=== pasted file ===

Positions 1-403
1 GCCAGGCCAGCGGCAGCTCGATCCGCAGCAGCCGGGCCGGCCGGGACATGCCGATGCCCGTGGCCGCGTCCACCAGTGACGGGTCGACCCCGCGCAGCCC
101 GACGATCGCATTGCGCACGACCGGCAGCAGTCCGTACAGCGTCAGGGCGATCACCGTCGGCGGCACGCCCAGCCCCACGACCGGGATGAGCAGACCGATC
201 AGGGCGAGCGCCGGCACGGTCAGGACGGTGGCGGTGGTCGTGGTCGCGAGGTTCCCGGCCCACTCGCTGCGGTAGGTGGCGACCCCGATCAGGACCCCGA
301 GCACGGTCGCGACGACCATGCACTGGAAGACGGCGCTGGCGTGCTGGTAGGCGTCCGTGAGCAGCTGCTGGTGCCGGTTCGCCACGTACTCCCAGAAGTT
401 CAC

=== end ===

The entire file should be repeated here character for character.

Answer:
Positions 1-403
1 GCCAGGCCAGCGGCAGCTCGATCCGCAGCAGCCGGGCCGGCCGGGACATGCCGATGCCCGTGGCCGCGTCCACCAGTGACGGGTCGACCCCGCGCAGCCC
101 GACGATCGCATTGCGCACGACCGGCAGCAGTCCGTACAGCGTCAGGGCGATCACCGTCGGCGGCACGCCCAGCCCCACGACCGGGATGAGCAGACCGATC
201 AGGGCGAGCGCCGGCACGGTCAGGACGGTGGCGGTGGTCGTGGTCGCGAGGTTCCCGGCCCACTCGCTGCGGTAGGTGGCGACCCCGATCAGGACCCCGA
301 GCACGGTCGCGACGACCATGCACTGGAAGACGGCGCTGGCGTGCTGGTAGGCGTCCGTGAGCAGCTGCTGGTGCCGGTTCGCCACGTACTCCCAGAAGTT
401 CAC